I was not overly impressed with Al Gore as a candidate in the 2000 election, but I was very opposed to George Bush for a multitude of reasons, and could never have voted for him. He seemed….false to me, very much the creation of….someone that we soon enough came to know as Karl Rove.
The more I saw of George Bush in the course of the campaign, the less I liked him. To me, he was not a man to be trusted.
And yet I remember that picture of him on the front page of the New York Times the day after he was declared the winner. He was on the phone, smiling, his little finger hooked around a curling telephone cable. It was a modest-enough smile, not the triumphal or contentious expressions that we would see soon enough. I sensed that he felt chastened by the drawn-out election process; that he felt he was lucky to have won. It was best picture of George Bush the person, that I had seen –or indeed would see.
But –no doubt about it– his smile was the smile of victory. And though I could not have been more chagrined by that victory (including the Nader perfidy), I said to myself as I took-in that photograph: “OK. That’s our system. He’s the winner. He’s the President now. Wipe the slate clean; give him a chance; get rid of all those feelings of chagrin….”
I would give Bush a chance. And I would rid myself of those feelings of chagrin. This was a new chapter in all our lives; to continue to “fight the last war” doesn’t do anyone any good.
I wasn’t feeling that good about Bush, but it was probably the best that I have felt about him.
Fast forward to the present. I have written many strong words against Mr. Bush, but none more so than about his conduct –duplicitous, inept, arrogant– of the war in Iraq. It is fair to say that I have done perhaps more than my share of seething against him.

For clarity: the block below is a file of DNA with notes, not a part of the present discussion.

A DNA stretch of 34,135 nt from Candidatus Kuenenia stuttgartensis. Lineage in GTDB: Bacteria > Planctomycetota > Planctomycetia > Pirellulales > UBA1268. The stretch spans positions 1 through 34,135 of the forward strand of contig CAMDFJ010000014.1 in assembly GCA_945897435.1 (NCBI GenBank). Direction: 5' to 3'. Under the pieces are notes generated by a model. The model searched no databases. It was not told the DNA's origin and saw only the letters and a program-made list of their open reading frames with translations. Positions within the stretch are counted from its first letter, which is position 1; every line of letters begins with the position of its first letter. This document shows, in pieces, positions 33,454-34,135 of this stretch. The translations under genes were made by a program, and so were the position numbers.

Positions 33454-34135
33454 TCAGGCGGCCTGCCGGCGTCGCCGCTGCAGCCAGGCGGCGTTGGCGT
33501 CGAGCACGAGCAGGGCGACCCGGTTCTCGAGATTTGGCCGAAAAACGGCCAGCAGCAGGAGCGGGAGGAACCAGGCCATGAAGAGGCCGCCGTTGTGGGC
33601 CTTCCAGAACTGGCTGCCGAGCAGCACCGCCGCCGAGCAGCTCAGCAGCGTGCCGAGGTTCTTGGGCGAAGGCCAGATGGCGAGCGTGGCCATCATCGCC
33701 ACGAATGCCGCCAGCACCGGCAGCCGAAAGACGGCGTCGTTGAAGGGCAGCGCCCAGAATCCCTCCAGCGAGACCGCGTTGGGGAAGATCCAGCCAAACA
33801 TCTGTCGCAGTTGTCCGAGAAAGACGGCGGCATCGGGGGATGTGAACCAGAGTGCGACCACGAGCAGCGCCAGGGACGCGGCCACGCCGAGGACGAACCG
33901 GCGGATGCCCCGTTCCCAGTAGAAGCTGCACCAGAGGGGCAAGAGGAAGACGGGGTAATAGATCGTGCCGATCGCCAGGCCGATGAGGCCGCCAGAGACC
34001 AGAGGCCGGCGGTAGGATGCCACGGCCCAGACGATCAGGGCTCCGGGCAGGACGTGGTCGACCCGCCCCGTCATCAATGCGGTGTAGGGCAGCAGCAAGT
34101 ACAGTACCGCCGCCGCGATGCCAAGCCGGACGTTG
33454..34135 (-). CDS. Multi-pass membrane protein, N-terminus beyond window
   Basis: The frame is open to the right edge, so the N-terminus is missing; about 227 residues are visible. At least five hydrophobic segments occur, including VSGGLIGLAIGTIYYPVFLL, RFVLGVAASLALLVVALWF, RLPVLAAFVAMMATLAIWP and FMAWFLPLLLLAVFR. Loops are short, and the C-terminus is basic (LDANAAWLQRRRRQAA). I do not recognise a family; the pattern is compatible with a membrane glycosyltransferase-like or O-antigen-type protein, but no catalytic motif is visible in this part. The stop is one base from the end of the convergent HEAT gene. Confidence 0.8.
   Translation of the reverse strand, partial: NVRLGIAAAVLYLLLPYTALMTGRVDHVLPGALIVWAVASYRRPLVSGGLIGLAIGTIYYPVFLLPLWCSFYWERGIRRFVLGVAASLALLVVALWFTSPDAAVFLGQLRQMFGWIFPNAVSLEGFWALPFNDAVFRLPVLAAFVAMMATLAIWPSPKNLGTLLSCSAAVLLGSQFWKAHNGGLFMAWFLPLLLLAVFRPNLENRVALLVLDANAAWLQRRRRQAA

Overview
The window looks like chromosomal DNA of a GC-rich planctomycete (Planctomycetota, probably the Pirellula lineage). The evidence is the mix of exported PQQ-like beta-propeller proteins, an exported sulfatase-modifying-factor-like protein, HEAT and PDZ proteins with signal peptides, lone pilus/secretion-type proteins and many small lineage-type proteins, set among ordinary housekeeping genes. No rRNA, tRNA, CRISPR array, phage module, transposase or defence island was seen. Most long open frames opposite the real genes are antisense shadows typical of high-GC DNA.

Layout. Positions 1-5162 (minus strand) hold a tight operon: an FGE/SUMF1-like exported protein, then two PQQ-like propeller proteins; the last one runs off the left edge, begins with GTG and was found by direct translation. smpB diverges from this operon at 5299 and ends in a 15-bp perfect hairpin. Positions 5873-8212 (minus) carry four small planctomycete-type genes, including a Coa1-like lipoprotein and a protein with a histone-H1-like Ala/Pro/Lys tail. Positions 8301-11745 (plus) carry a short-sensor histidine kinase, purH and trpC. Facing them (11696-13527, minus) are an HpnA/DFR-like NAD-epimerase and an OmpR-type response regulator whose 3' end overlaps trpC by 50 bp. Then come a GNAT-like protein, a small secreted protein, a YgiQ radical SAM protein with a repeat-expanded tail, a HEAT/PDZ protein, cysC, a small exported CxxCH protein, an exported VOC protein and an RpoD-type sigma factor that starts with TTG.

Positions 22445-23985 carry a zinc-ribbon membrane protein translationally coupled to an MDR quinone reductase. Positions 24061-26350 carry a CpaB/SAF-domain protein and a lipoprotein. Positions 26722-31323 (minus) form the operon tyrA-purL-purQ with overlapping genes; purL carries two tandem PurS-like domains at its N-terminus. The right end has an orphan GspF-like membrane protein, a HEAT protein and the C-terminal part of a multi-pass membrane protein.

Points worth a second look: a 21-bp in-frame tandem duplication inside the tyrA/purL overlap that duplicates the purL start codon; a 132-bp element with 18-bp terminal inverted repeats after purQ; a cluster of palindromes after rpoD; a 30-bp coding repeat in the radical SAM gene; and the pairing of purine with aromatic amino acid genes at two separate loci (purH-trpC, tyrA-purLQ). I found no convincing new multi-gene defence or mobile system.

From time to time I have questioned myself: do I have anything “nice” to say about George Bush. Shouldn’t someone who aspires to being –let’s say, if you will permit me– halfway civilized, mature; someone who tries to live an “examined” life; someone who tries to do his version of the right thing –shouldn’t someone who aspires to all these things be able to “say something nice”?
I heard someone on the BBC World Service recently –someone who probably was not a fan of George Bush– nonetheless pay him what sounded like a genuine compliment for all the good he was doing for Africa, and not just in the area of AIDS.
As I listened, a good half-dozen qualifications came to my mind –qualifications AND DIS-qualifications: suspect motives; the attachment of conditions; footdragging, and so on.
There is no doubt that these qualifications/disqualifications apply.
But there is equally no doubt that a full stomach, or a cured malaria, or a saved life does not question the motives of the helping hand.
At least not at the time.
Later on, when the systemic changes that will ensure full stomachs and vanquished diseases –and the end to the terrible violence– are being made, will be time enough for the purification of motives.
Now that I have explained all that to myself, I am confident that I could come up with some other examples of niceness or rightness.
But I am afraid that, to my mind, the war in Iraq is so huge and so wrong, and the cost in lives and resource so terrible, that it would surely eclipse them all.
In a way it all reminds me of that earlier constant gripe of Bush and Rumsfeld “Why doesn’t the media write the good news”.
As long as you have to walk with a stone in your shoe, you are unlikely to praise the view or say nice things about the weather.
[Note: This discussion takes on more relevance because of my next posting, in which I write even more strongly about how we need to develop a sense of outrage vis-a-vis Mr. Bush’s behavior. The posting is a reprint of a comment I made on Gail Collins March 15th column in the NYT.]